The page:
PACeR, which is a collaborative of leading medical research centers, pharmaceutical companies, and HIT organizations, is working to create an electronic clinical data process for evidence-based research in New York State that it hopes will make needed therapies available to patients faster.
The organization said Tuesday that the projects will involve multiple academic medical centers and will demonstrate the capability to provide protocol modeling input across many institutions. Pending funding, projects under consideration include:
-- a statewide "Center for the Support of Clinical Terminology and Ontology Mapping" to oversee use of a common set of standards by participating institutions.
-- deliver protocol modeling and patient selection services using data from multiple institutions.
-- data aggregation and reporting capability to support the "one-stop shop" role of delivering analytical services spanning multiple institutions.
-- deploy clinical software systems that "wrap around" currently deployed EMR systems, where those systems will not accommodate the capture of data required for clinical research.
-- public education about the responsible use of personal clinical information for the treatment and cure of disease and for the development of new diagnostics, medications, and medical devices.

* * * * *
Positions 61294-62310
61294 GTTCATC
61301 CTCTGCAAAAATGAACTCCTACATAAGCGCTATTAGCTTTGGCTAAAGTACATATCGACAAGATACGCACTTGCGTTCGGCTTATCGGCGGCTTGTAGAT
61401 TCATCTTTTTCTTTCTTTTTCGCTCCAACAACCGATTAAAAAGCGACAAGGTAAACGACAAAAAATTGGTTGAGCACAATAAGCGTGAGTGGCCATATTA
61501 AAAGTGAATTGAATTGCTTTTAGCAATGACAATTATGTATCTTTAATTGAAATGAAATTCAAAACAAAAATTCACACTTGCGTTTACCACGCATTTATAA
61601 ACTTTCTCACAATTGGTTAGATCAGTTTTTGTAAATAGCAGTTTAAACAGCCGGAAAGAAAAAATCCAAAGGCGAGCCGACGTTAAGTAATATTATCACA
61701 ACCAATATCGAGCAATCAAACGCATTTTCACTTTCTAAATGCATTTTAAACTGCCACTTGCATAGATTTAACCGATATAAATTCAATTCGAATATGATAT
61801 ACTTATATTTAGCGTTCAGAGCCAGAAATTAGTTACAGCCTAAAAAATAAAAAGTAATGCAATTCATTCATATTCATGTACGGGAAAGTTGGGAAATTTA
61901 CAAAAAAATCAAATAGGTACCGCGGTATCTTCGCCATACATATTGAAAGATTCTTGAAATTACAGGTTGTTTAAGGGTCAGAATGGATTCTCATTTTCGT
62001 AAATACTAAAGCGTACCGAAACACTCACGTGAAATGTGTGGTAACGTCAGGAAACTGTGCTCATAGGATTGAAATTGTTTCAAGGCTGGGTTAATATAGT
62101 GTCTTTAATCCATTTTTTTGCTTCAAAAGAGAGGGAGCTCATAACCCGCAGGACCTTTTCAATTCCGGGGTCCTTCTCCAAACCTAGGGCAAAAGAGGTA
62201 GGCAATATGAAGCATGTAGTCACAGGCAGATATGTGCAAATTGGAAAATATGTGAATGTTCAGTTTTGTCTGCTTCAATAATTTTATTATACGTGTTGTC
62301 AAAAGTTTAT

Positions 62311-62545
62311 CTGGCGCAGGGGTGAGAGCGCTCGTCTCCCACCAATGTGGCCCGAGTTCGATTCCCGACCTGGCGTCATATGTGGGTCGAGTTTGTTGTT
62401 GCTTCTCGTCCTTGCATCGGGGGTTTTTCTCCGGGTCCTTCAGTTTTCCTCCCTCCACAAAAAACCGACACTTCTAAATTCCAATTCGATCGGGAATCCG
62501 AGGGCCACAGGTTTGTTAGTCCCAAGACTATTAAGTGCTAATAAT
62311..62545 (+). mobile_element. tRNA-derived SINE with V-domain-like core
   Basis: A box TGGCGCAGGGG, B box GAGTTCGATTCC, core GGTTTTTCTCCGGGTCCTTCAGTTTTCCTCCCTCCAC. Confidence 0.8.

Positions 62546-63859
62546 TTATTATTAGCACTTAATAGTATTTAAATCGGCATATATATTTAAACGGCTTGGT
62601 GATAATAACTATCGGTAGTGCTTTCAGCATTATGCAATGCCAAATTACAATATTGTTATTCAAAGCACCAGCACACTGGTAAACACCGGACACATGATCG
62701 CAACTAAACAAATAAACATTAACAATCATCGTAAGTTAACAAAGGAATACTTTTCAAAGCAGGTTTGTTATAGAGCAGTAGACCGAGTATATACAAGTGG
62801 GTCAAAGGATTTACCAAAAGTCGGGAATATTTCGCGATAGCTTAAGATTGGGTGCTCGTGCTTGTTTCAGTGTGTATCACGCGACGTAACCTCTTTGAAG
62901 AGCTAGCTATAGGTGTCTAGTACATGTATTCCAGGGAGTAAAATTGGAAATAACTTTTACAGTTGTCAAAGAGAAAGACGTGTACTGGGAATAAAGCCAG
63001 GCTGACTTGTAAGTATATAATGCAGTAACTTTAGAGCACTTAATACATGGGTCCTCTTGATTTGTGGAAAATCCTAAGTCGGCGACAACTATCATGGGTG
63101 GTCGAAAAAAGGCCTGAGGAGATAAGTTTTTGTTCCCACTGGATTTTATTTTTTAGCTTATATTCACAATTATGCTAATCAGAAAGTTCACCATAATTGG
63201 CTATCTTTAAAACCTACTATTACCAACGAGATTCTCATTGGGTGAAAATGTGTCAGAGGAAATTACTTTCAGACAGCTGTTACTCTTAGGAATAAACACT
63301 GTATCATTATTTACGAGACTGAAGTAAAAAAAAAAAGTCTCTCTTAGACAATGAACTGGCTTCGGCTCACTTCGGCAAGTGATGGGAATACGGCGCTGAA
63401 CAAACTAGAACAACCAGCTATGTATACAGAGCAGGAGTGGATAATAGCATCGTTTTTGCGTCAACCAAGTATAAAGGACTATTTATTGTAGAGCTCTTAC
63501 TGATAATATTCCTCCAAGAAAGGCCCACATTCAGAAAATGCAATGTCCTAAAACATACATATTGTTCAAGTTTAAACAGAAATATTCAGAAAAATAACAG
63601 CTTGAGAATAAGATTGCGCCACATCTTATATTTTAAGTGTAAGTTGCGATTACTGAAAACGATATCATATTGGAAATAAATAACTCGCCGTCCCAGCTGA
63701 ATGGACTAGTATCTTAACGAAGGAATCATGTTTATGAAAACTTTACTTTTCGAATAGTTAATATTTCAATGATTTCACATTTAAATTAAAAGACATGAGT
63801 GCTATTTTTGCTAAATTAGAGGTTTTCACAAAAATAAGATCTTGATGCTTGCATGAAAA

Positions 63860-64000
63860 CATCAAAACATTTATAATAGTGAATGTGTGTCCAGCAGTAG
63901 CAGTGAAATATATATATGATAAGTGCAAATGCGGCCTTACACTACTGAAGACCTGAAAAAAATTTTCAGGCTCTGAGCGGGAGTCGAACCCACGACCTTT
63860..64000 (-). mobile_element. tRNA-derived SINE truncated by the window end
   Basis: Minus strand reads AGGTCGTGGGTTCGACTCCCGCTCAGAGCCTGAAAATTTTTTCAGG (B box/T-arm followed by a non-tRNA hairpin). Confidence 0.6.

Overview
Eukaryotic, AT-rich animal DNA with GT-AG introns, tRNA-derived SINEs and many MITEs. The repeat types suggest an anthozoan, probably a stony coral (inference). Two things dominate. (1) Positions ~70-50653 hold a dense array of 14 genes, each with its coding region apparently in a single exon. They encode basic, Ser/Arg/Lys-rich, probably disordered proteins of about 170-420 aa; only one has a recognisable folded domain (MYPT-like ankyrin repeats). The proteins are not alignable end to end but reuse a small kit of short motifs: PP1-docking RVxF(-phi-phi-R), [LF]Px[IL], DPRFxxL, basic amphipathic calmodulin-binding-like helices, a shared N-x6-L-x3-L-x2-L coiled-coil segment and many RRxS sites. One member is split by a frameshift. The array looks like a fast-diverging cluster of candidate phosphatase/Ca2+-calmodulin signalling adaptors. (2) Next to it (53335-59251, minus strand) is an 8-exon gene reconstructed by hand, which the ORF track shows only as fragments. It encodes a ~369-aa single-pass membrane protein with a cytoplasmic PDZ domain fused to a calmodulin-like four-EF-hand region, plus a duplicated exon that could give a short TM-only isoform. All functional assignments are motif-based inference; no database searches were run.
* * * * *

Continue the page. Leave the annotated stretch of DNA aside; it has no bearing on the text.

"Oracle is committed to being part of PACeR's groundbreaking work aimed at creating a sustainable, electronic clinical research data network in New York to support more efficient and effective clinical trial participant recruitment," Neil de Crescenzo, senior vice president and general manager, Oracle Health Sciences, said in a statement. "The group's Phase 1 findings confirm the feasibility of such a network and define a clear path forward. Oracle looks forward to continuing to work as part of PACeR to advance this important initiative."
The plan outlined for Phase 2 builds on work that began in 2010. PACeR's first phase of work validated the feasibility of developing a statewide clinical data process for evidence-based research and offered the opportunity to improve existing electronic medical record (EMR) utilization and patient health data confidentiality.
The organization noted that its research has confirmed that fewer protocol amendments and more rapid patient recruitment and enrollment can result in earlier, less expensive product launches, and significant benefits to patients from earlier access to innovative therapies. PACeR's revenue potential for clinical study protocol modeling alone is substantial: more than $50 million annually.
PACeR Phase 1 estimates show that for an average protocol, modeling, and amendments, savings will range from $100,000 to $200,000 per protocol and cost reductions associated with trial conduct will range from $400,000 to $500,000, the organization said.
Daniel Sisto, president of the Healthcare Association of New York State said medical research is experiencing rapid change and the PACeR collaborative is at the forefront of revolutionizing how medical research is conducted and how the benefits of this research are shared. A white paper describing PACeR's Phase I results and Phase 2 plans is available online.
In the new, all-digital InformationWeek Healthcare: iPads are leading a new wave of devices into the exam room. Are security, tech support, and infection control up to the task? Download it now. (Free registration required.)